David Bourget (Western Ontario)
David Chalmers (ANU, NYU)
Rafael De Clercq
Jack Alan Reynolds
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Philosophy of Science 66 (3):249 (1999)
Donald Campbell has long advocated a naturalist epistemology based on a general selection theory, with the scope of knowledge restricted to vicarious adaptive processes. But being a vicariant is problematic because it involves an unexplained epistemic relation. We argue that this relation is to be explicated organizationally in terms of the regulation of behavior and internal state by the vicariant, but that Campbell's selectionist approach can give no satisfactory account of it because it is opaque to organization. We show how organizational constraints and capacities are crucial to understanding both evolution and cognition and conclude with a proposal for an enriched, generalized model of evolutionary epistemology that places high-order regulatory organization at the center
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W. D. Christensen & C. A. Hooker (2000). An Interactivist-Constructivist Approach to Intelligence: Self-Directed Anticipative Learning. Philosophical Psychology 13 (1):5 – 45.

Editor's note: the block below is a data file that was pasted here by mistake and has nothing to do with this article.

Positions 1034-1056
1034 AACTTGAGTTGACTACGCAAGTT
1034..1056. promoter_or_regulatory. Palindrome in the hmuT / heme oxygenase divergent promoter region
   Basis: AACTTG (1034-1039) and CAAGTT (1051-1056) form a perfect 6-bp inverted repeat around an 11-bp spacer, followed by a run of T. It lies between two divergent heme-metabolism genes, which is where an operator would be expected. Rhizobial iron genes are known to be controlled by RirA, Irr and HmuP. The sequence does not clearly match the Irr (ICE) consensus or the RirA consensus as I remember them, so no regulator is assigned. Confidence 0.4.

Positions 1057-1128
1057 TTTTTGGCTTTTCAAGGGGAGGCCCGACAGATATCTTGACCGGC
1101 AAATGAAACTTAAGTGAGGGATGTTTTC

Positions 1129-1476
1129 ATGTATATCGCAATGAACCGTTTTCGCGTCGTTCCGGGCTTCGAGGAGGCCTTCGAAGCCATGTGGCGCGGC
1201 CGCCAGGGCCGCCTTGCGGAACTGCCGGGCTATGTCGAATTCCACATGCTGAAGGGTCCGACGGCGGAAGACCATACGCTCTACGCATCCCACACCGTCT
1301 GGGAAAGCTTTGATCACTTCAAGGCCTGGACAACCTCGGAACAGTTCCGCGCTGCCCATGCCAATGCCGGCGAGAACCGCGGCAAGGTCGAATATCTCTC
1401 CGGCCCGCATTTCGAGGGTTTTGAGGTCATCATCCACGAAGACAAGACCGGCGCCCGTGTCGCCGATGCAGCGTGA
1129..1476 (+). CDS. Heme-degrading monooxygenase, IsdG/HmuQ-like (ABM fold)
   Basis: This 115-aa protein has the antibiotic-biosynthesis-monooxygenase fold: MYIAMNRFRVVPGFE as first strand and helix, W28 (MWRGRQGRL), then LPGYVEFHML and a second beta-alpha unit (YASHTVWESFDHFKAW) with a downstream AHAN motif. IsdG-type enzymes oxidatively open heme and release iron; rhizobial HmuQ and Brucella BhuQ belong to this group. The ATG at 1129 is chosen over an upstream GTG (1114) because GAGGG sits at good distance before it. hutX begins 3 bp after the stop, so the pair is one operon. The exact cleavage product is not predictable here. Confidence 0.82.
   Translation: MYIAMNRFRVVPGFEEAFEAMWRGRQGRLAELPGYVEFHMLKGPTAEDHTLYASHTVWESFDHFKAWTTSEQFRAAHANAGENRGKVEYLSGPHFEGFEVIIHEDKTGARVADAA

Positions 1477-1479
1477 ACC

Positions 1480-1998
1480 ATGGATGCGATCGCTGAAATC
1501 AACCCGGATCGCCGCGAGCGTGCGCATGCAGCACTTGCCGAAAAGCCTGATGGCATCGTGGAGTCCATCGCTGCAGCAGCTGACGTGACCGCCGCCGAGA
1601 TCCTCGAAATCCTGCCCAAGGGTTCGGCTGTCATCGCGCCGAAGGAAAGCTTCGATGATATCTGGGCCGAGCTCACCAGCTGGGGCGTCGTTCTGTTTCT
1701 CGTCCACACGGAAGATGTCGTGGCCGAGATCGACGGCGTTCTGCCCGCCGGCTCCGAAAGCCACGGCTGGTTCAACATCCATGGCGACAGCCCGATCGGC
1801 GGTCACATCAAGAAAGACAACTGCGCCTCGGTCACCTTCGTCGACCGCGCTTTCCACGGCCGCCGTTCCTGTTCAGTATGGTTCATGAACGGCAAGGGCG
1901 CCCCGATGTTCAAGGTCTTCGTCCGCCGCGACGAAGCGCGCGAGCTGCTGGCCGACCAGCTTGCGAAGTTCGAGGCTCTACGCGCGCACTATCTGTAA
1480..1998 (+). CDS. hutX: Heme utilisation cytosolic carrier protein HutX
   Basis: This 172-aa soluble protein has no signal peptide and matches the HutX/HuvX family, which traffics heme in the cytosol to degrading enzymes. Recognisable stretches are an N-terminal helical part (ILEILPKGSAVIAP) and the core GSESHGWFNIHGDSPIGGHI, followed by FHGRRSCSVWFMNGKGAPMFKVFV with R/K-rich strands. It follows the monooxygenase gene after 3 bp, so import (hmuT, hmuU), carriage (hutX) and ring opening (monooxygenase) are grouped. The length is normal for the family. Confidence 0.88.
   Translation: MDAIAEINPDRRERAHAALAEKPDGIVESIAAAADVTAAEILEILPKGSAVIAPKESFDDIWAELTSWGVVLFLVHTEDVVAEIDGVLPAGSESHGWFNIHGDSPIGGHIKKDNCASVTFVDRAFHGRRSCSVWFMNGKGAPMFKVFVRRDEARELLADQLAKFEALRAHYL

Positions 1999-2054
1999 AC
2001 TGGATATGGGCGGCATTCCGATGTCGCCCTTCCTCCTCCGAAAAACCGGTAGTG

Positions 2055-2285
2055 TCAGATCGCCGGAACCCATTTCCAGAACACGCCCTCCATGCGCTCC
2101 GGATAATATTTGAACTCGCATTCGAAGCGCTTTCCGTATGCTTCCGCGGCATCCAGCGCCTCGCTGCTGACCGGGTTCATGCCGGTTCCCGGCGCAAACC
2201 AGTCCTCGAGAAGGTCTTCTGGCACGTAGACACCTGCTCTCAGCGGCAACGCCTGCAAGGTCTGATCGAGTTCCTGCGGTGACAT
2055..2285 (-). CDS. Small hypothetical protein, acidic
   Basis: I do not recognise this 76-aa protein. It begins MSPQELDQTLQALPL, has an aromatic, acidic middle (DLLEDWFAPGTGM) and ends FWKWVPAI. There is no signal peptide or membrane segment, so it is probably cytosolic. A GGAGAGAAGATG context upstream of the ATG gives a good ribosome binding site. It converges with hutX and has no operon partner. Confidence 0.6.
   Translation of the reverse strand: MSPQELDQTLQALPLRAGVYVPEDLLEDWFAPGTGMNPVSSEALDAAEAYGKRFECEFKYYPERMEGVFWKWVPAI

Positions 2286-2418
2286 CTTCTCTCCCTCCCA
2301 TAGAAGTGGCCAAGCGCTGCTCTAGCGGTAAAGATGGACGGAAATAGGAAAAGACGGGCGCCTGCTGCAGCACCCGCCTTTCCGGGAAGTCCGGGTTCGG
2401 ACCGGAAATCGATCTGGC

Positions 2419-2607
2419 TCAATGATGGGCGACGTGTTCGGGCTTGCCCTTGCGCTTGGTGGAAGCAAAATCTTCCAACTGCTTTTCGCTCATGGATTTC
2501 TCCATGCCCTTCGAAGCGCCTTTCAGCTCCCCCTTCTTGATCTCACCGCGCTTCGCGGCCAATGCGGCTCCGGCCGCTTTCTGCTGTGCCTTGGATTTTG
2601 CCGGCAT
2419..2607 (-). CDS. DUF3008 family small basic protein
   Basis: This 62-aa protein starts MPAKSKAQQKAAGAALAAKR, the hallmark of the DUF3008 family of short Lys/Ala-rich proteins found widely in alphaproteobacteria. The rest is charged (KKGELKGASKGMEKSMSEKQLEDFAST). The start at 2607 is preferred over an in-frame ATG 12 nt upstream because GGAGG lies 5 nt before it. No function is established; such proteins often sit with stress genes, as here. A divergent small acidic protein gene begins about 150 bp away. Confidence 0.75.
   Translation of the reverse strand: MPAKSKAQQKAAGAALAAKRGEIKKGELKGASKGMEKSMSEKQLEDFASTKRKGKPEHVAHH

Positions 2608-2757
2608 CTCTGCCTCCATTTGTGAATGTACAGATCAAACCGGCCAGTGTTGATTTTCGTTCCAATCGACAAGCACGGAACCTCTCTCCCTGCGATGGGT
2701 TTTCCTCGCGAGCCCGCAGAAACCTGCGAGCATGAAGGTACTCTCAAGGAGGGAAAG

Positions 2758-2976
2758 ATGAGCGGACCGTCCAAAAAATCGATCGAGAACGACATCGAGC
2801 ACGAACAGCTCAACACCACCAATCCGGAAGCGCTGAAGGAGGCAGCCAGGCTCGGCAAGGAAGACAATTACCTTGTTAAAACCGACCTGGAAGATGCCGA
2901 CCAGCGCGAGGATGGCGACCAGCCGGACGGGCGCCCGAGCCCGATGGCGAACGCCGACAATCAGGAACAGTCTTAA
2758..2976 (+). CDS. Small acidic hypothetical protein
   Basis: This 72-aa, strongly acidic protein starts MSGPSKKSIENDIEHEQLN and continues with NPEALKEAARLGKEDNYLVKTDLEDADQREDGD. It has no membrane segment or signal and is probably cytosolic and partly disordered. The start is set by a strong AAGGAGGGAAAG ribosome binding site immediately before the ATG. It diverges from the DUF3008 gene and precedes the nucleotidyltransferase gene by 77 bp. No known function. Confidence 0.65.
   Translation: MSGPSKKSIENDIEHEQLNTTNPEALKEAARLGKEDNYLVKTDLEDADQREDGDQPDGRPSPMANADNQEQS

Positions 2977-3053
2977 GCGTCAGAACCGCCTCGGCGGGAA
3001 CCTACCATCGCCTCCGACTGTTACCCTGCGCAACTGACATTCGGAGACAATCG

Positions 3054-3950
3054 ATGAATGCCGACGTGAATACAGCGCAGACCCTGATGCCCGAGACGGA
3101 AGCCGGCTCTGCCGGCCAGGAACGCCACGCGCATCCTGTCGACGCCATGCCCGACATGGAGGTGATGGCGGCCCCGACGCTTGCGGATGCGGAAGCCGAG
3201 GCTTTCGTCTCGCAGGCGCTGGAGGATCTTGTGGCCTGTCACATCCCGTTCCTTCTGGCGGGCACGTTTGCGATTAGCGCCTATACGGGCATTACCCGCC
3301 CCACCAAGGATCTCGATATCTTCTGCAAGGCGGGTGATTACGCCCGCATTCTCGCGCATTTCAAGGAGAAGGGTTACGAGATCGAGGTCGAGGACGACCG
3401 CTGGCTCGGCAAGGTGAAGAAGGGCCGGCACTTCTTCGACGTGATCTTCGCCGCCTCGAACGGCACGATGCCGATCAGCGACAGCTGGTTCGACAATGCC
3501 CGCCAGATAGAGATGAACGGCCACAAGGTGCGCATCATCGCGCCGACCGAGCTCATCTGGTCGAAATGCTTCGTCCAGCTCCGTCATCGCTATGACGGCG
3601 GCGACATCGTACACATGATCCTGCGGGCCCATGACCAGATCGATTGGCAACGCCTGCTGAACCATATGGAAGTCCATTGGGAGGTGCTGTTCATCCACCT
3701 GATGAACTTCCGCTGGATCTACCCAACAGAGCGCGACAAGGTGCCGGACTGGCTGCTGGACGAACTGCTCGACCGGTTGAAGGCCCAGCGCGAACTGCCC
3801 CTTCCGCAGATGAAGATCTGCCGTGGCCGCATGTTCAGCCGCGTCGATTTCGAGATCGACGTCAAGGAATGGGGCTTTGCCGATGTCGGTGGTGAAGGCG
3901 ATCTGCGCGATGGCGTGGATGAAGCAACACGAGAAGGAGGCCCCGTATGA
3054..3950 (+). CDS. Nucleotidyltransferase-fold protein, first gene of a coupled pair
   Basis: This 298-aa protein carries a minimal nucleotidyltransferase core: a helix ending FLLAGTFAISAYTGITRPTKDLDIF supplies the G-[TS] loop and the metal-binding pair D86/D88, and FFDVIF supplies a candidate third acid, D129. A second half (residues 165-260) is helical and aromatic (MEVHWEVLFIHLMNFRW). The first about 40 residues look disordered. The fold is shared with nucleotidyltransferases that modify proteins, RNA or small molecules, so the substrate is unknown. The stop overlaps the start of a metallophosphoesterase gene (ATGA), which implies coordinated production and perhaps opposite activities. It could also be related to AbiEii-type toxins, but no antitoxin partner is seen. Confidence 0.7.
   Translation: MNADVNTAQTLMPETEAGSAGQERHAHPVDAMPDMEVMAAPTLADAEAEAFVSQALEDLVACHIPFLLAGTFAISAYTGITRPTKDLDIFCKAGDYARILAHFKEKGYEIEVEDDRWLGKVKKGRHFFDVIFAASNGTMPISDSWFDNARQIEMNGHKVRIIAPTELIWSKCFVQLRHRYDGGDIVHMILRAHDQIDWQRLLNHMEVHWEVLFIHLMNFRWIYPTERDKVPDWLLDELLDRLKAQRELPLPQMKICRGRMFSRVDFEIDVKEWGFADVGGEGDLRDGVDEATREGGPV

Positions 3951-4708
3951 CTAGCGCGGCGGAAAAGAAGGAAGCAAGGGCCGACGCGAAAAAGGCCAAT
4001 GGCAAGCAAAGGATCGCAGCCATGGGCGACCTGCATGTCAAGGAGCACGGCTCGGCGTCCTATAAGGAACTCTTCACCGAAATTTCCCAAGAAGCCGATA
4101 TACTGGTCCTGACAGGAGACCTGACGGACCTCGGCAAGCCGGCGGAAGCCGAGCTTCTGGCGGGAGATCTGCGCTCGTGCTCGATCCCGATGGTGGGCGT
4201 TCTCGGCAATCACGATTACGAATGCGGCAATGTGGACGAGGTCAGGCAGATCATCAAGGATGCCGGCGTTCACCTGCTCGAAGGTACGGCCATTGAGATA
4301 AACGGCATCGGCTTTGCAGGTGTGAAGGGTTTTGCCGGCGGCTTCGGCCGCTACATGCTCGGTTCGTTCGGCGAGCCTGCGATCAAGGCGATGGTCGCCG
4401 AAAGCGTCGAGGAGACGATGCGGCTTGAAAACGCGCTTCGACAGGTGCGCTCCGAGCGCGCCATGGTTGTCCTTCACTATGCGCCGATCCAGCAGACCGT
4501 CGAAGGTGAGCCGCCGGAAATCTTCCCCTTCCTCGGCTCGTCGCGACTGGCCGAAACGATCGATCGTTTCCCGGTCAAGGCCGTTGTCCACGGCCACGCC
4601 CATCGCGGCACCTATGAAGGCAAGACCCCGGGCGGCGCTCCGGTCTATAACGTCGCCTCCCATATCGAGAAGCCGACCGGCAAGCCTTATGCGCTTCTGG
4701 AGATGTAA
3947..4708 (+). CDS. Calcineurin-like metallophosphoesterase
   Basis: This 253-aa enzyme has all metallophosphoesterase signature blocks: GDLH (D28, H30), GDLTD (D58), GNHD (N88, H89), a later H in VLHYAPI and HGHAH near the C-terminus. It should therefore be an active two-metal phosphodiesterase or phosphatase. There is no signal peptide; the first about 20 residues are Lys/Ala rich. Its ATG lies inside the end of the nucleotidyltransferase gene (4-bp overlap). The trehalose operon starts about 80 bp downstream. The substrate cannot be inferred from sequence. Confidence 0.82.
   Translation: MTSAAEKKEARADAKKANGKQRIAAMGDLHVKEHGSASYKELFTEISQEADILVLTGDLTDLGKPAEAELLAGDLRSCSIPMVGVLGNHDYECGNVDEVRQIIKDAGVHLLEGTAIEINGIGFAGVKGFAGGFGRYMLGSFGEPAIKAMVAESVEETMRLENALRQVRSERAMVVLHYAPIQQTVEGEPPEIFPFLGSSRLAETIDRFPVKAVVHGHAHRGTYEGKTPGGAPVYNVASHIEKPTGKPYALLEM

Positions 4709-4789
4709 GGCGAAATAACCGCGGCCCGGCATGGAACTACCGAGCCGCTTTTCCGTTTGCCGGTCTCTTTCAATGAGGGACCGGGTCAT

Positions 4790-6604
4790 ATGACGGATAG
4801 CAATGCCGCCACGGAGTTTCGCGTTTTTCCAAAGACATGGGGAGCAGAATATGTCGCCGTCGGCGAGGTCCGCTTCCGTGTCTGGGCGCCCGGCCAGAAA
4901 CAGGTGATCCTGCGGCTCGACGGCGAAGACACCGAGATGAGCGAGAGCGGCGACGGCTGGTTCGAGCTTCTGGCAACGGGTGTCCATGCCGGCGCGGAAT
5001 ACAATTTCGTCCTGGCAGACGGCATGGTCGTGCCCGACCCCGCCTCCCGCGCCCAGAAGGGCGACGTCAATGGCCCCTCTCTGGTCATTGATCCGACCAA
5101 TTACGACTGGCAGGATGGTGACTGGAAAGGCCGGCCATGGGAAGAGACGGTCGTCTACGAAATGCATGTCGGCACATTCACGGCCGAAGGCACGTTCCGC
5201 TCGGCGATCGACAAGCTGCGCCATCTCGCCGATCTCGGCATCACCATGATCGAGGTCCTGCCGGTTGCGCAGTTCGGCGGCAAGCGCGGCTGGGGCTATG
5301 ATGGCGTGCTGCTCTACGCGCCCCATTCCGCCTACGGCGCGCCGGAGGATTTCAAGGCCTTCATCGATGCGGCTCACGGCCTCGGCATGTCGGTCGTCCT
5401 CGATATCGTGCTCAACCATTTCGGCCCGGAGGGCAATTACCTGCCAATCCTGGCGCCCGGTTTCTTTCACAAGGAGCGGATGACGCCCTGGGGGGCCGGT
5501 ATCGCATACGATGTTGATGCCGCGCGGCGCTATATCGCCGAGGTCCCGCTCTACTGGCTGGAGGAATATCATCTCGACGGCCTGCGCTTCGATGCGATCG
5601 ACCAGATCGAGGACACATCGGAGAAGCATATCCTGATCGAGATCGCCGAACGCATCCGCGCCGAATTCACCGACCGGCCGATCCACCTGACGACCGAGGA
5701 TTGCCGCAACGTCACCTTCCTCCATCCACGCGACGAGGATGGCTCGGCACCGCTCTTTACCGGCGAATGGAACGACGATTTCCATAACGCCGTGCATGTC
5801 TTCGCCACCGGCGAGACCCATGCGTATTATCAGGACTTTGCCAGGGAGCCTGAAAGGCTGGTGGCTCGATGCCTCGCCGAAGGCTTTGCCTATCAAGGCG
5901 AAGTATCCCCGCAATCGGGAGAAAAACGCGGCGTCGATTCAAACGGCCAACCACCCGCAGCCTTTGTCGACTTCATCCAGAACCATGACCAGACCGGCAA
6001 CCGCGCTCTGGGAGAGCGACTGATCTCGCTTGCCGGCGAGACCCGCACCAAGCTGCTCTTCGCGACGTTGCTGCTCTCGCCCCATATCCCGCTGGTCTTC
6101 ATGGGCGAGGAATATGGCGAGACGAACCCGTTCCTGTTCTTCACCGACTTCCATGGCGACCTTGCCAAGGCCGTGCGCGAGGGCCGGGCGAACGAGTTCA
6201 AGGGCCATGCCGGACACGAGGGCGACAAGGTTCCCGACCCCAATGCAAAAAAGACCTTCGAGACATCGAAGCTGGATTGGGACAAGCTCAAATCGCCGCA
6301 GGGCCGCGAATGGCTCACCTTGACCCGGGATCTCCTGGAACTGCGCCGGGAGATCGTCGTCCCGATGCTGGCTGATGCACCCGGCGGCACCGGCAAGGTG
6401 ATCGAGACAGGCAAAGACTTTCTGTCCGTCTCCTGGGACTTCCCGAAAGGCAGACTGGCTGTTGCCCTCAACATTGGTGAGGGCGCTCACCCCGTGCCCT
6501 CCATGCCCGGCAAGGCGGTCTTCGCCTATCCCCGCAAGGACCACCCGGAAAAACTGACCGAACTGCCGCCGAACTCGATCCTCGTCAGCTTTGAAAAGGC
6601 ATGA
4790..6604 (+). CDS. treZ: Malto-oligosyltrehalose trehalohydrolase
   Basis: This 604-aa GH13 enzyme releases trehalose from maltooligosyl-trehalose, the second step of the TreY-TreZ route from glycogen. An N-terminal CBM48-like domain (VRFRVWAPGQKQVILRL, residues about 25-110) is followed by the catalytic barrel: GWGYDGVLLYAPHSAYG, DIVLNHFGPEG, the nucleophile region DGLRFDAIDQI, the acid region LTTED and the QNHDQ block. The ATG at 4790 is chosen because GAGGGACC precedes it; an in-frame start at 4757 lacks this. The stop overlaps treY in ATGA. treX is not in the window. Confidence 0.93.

Robert P. Farrell & C. A. Hooker (2007). Applying Self-Directed Anticipative Learning to Science I: Agency, Error, and the Interactive Exploration of Possibility Space in Early Ape-Langugae Research. Perspectives on Science 15 (1):87-124.
Cliff Hooker (2011). Rationality as Effective Organisation of Interaction and Its Naturalist Framework. Axiomathes 21 (1):99-172.
R. P. Farrell & C. A. Hooker (2009). Error, Error-Statistics and Self-Directed Anticipative Learning. Foundations of Science 14 (4):249-271.
G. K. D. Crozier (2008). Reconsidering Cultural Selection Theory. British Journal for the Philosophy of Science 59 (3):455-479.
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